I am happy that you’ve finally settled on one that you like. Do you think this is a keeper. I am a bit of a serial upgrade always looking for something extra. But this last six months I have been happy iem wise. Problem is I love iems and the technology so I want to try all of them. I would love to try the VX and some of the other TOTL iems you’ve had experience with. Namely the Sony Z1R and Solaris and VX. Of course there are others too. I could never afford to own any more TOTL iems without selling my others. That isn’t about to happen.
You use the 64 U18t? I’ve never heard that so I can’t comment on how the VX compares to it. As for myself yes the VX is a keeper, and I anticipate for a while, both because I’m tired of jumping from one IEM to the next and also because the VX ticks all my boxes and is so very satisfying. The Solaris would be a close second, but the VX just edges it out in a few key ways…and this despite the fact that it has no DD bass. The Z1R has some great qualities but terrible fit, recessed mids and a perceived incoherence relative to Solaris made it untenable for a long term commitment for me.
Yes I am very happy with my U18t and will keep it. I ticks all my boxes too. I am just curious and would love to be able to hear lots of iems. It’s just wishful thinking really.
Curiosity is the driving force of this hobby. One might even say that “curiosity killed the audio enthusiasts wallet”.
It’s most definitely given mine a beating.
I ordered the newest qdc hybrid, the Uranus. Should come in hopefully in a week. It’s a budget dual driver hybrid for $219. “Budget” is relative to their other offerings.
Soooo…your going to put Uranus in your ears…
QDC URANUS REVIEW
The Uranus is the newest universal IEM from Chinese-makers, qdc. This hybrid earphone retails at $219 and features a dynamic driver and a balanced armature driver. At the time of writing this, this model was only available at HifiGo.com and that’s where I purchased this unit for myself.
The qdc Uranus features a purple and dark blue translucent shell design with a space galaxy themed opaque faceplate in matching colors. The qdc logo and model are branded on each shell in a chrome-finish, and I find the look really stunning and elegant at the same time. The shell uses a custom-like housing design that fits extremely comfortably in my ears. It’s just a smidgen smaller than the qdc Anole VX that I currently also own, which I found also comfortable.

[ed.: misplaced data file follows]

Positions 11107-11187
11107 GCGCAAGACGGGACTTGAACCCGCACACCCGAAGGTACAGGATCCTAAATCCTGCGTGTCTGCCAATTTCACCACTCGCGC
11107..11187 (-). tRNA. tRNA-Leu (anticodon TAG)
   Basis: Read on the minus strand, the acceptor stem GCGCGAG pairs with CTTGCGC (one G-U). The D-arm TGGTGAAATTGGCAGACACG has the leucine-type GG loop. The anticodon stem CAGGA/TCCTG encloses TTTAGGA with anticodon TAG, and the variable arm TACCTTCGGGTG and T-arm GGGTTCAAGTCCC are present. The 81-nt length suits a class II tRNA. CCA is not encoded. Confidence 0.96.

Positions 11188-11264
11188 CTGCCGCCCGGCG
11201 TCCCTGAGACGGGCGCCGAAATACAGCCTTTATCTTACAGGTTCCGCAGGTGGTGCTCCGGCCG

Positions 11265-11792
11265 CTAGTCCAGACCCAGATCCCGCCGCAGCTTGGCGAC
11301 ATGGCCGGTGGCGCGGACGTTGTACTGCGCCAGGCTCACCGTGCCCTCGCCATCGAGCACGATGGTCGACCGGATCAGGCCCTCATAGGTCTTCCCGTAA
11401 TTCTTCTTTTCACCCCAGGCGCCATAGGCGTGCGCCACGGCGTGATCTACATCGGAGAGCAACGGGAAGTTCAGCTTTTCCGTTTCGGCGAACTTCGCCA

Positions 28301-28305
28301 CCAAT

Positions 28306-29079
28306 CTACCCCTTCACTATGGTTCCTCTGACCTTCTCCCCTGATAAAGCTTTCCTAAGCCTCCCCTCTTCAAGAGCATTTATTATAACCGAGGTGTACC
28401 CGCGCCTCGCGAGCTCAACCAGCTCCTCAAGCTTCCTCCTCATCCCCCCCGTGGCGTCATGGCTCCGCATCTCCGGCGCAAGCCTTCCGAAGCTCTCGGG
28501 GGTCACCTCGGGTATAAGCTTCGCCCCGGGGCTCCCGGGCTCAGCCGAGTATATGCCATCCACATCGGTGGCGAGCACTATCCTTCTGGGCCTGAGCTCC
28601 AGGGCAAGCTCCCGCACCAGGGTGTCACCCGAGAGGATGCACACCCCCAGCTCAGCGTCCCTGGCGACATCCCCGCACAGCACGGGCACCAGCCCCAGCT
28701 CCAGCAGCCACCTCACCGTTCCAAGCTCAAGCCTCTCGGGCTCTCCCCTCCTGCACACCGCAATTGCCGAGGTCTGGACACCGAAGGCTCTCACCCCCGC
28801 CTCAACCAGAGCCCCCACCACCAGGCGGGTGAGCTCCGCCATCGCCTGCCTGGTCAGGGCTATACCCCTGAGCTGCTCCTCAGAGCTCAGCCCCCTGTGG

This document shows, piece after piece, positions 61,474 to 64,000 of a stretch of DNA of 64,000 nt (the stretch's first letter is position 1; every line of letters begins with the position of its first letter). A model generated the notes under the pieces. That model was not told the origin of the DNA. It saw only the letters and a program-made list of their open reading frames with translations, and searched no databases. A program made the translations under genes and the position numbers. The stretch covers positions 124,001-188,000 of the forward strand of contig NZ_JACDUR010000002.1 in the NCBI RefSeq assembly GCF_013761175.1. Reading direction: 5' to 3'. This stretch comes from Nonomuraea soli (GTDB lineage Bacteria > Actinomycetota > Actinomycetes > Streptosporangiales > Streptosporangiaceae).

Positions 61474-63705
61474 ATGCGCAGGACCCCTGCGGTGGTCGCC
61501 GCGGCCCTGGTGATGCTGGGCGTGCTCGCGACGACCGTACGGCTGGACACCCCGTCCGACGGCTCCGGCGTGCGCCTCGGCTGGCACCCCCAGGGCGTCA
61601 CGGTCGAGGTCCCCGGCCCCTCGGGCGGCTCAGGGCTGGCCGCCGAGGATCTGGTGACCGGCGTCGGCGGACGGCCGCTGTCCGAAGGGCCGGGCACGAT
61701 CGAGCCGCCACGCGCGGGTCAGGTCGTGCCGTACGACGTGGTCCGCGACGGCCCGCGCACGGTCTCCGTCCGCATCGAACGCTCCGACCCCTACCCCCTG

The package also contains a set of cables, various tips, and a really nice leather qdc carrying box (similar to a jewelry box) that can store everything within it. I find that this is a really nice bundle, and that the case is actually more attractive and usable than the one that came with the qdc Anole VX which is ten times the cost.
For this review, I swapped out the default cable and am using a light purple-colored Kinboofi 4.4mm balanced cable and used it primarily with the iBasso DX160 digital audio player, and the Topping DX3 Pro dac/amp. The purple cable goes quite well as a matching outfit with the purple and blue shells of the IEM.
When I first put the qdc Uranus on, I was a little lukewarm on it. It has a warm, laid-back, heavy U/gentle-V shaped sound signature that, when I first listened to it, sounded very low resolution and a little bloated. Whether it was some mechanical burn-in, brain-burn-in, or just music selection, I find the Uranus to soften up a little bit and it sounds a bit better than my first couple hours using it.
The bass section of the IEM is controlled primarily by the dynamic driver. I have not heard the previous qdc Fusion but there were complaints of the dynamic driver sounding weak, and missing decay and slam. I, myself, judge bass by resolution, texture, and speed. I like bass to be a little faster, and heavier notes and decay isn’t something I tend to care as much about – it’s probably why I really like planar magnetics, ribbon drivers, etc. or even the Campfire Solaris.
With the Uranus, I find the bass to be a little scattered. In some songs, primarily electronic dance music that is heavier in this region, I find the bass driver to be somewhat bloated. Decay isn’t necessarily the issue, as I think it decays rather naturally, and more so than a traditional BA driver does. It’s just that one some songs, like for example, Daft Punk’s “Lose Yourself to Dance”, the heavy weighted kick drum bass hits sound a little blunted, while also being a little overwhelming, especially in the busier parts of the song.
In an even busier song, like “Contact”, the dynamics sound just a little flatter than what I’d like, however, it does handle this song alright in general – there is not a sense of congested play, and the dynamic driver actually sounds alright.